I am in broad agreement with Larry Elliott’s analysis of the four macroeconomic regime options that an independent Scotland would face (Nicola Sturgeon should not limit Scotland’s economic options, 30 August). I would, though, question his claim that sterlingisation is a “feasible” option, particularly with Scotland’s fiscal deficit heading north of 25% of GDP due to the pandemic.
Scotland persistently runs a deficit on the current account of its balance of payments of around 10% of GDP (£16bn). Currently this deficit is settled by the UK. With independence, Scotland would be responsible for financing its twin fiscal and current account deficits.
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Sterlingisation is a form of fixed exchange rate and therefore does not provide a balance-of-payments adjustment mechanism, and since an independent Scotland would also no longer have fiscal transfers from the rest of the UK, it would need large-scale borrowing to compensate.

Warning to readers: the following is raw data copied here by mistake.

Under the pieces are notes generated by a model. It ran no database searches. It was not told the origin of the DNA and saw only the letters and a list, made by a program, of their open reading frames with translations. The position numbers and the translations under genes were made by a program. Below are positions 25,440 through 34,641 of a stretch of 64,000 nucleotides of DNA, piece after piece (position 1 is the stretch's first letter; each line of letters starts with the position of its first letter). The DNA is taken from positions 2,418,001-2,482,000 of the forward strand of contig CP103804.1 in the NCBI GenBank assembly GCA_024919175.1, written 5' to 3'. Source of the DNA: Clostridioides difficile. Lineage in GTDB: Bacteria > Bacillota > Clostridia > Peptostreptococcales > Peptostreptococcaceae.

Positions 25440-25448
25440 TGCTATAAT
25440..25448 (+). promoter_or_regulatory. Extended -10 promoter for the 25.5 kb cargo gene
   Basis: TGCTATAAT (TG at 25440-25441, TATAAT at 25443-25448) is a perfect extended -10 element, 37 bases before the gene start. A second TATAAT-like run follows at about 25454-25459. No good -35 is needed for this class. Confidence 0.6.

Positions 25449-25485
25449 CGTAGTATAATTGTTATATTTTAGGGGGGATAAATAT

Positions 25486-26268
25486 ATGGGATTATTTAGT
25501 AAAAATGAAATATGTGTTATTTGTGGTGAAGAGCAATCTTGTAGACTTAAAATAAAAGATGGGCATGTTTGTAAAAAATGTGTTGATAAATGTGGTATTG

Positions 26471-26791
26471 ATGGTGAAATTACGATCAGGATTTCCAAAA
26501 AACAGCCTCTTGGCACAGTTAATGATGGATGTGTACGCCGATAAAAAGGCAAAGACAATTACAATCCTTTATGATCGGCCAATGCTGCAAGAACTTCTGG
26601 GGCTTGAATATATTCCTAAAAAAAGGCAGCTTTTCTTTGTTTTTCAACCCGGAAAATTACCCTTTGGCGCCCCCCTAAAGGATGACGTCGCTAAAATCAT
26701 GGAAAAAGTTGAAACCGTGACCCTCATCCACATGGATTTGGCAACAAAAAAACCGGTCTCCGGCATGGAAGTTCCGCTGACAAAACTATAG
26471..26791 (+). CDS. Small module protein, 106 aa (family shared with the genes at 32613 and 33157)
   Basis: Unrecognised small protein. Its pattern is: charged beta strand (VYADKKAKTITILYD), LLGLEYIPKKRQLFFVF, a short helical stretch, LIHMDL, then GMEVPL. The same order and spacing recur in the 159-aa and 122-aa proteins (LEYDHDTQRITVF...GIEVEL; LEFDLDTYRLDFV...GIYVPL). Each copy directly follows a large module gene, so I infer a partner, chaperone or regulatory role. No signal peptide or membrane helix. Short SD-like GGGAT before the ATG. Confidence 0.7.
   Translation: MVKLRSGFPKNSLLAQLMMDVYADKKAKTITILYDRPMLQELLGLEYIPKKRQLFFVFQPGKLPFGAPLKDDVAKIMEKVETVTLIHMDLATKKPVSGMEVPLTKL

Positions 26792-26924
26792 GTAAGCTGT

However, financial markets would not regard a fixed exchange rate system combined with large twin deficits as credible, and this would produce a classic currency crisis in which sterlingisation would have to be abandoned and replaced with a new separate currency at a sharply devalued rate.
The combination of no external adjustment mechanism and large-scale borrowing in a foreign currency, along with a unitary probability of devaluation, is simply a recipe for national bankruptcy.
Prof Ronald MacDonald
Adam Smith Business School, University of Glasgow
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